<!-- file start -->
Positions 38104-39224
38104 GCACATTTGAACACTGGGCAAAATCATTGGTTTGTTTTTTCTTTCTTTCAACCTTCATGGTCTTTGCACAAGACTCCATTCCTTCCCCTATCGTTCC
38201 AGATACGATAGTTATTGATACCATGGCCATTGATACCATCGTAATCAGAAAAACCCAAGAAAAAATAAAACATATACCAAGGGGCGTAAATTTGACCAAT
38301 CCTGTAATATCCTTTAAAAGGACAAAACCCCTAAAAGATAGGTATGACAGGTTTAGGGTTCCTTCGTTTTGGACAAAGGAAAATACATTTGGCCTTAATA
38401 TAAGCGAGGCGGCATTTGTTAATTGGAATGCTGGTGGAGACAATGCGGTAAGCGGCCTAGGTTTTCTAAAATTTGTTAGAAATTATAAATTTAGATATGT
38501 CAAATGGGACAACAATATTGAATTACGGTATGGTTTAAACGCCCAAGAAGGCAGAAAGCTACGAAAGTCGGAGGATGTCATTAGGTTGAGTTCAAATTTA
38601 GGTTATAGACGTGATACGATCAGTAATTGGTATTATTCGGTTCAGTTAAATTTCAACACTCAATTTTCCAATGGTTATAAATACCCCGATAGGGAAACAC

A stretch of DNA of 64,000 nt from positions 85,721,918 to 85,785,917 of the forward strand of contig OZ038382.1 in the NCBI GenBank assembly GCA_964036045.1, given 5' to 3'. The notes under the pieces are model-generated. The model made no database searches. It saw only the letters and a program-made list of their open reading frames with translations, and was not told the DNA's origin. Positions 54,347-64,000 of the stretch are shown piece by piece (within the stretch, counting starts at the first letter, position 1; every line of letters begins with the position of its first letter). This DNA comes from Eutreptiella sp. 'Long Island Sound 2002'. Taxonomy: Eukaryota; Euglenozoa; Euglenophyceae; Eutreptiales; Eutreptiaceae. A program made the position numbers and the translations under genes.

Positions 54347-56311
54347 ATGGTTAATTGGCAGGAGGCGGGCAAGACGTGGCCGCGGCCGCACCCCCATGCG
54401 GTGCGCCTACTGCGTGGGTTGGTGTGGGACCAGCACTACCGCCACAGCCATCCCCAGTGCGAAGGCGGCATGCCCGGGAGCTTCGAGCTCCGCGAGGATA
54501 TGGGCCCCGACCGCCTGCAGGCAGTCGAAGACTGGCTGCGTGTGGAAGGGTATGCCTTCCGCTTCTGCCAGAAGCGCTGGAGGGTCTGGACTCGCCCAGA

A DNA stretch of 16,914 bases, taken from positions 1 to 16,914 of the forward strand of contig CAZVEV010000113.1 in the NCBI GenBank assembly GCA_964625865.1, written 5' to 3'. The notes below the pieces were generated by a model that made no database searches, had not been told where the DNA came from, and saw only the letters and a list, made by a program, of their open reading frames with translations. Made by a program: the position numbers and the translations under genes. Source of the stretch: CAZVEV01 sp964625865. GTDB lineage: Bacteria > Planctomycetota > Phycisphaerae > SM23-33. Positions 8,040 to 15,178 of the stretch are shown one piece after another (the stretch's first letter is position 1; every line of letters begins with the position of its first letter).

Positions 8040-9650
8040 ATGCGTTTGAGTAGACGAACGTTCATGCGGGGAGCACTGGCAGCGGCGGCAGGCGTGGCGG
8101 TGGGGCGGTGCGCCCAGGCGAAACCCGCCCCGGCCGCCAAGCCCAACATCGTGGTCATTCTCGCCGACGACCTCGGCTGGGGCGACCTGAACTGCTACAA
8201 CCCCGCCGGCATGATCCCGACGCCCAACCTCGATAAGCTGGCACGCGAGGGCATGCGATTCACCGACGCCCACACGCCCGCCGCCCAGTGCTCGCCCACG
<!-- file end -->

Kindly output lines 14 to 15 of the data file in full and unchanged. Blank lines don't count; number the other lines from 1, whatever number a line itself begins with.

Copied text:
Positions 8040-9650
8040 ATGCGTTTGAGTAGACGAACGTTCATGCGGGGAGCACTGGCAGCGGCGGCAGGCGTGGCGG